By Ricky Rath
Western women’s basketball team couldn’t overcome its largest halftime deficit of the season, falling 75-63 to Seattle Pacific University at Sam Carver Gymnasium Thursday night.
Despite a strong effort in the third quarter, Western extended its losing streak to four games and fell to 6-9 overall, and 2-5 in the Great Northwest Athletic Conference.
Sophomore Dani Iwami had a career best of 21 points, scoring 18 of them from beyond the arc.
The game remained close until the second quarter, when Seattle Pacific took a 15-point lead to shift the momentum. Seattle Pacific led at the end of the first half, 47-26.
Head coach Carmen Dolfo said she believes they didn’t play with enough confidence in the first half, leading them to fall into a big hole.
Both teams battled in a slow start to the third quarter until Western guards Iwami, Lexie Bland and Gracie Castaneda capitalized on turnovers and led Western on a 22-5 run.
Iwami’s high number of 3-point shots shrunk Seattle Pacific’s lead to 10 points.
Western rallied to 56-51 by the end of the third quarter after the Vikings’ defensive efforts held Seattle Pacific to nine points.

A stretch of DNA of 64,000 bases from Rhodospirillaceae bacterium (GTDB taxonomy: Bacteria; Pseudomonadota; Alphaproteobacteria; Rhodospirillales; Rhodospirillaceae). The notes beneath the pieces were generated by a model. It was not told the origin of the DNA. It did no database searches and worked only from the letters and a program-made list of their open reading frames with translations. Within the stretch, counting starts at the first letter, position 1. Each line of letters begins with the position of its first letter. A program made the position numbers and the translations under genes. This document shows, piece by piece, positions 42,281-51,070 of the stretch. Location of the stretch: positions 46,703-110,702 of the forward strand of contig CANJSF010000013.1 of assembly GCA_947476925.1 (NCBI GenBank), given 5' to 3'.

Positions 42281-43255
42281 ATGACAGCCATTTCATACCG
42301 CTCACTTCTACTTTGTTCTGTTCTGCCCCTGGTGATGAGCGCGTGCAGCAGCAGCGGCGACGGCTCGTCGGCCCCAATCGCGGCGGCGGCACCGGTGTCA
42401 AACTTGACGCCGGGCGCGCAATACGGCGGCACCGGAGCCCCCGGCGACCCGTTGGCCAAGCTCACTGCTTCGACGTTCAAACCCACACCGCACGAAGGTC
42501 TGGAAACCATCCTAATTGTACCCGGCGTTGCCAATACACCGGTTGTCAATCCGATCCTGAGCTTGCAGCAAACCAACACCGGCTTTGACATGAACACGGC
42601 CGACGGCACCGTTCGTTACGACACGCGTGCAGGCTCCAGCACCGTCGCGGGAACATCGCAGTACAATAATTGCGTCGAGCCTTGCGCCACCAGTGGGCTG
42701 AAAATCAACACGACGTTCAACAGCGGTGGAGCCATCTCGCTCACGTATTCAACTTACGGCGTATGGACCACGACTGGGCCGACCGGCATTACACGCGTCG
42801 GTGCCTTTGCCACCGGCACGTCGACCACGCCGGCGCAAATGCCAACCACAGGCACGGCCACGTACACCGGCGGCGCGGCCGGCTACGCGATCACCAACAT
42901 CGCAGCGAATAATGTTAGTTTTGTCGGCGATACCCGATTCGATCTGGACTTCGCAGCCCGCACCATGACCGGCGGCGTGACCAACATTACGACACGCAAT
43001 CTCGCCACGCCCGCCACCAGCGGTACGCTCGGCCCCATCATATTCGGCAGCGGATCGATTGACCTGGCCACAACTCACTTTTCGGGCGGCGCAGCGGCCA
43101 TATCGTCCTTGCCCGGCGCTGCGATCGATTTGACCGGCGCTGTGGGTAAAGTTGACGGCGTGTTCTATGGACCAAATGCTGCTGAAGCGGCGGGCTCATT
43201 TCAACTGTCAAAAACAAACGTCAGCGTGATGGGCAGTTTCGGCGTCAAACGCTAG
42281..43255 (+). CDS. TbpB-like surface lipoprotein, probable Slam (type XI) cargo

The comeback fell short after Seattle Pacific established a drive led by senior guard Rachel Shim’s back-to-back 3-point shots. Seattle Pacific outscored Western 19-12 in the final quarter to secure the victory.
Iwami said miscommunication among teammates in the first half led the team to fall behind until they regrouped during the halftime break.
Dolfo said the team rebuilt their confidence in the second half.
“We battled tonight and I am proud of how the team didn’t give up and played extremely hard all the way to the end of the game,” Dolfo said.
Freshman guard Castaneda was the second leading scorer of the night bringing in 12 points and a team high 4 assists. Sophomore guard Lexie Bland followed with 11 points, 3 assists and 3 steals.
The Vikings will face Saint Martin’s University (5-9, 1-5 GNAC) on Jan. 13 in Carver Gym as they look for their 1,000th win in the team’s 47-year history.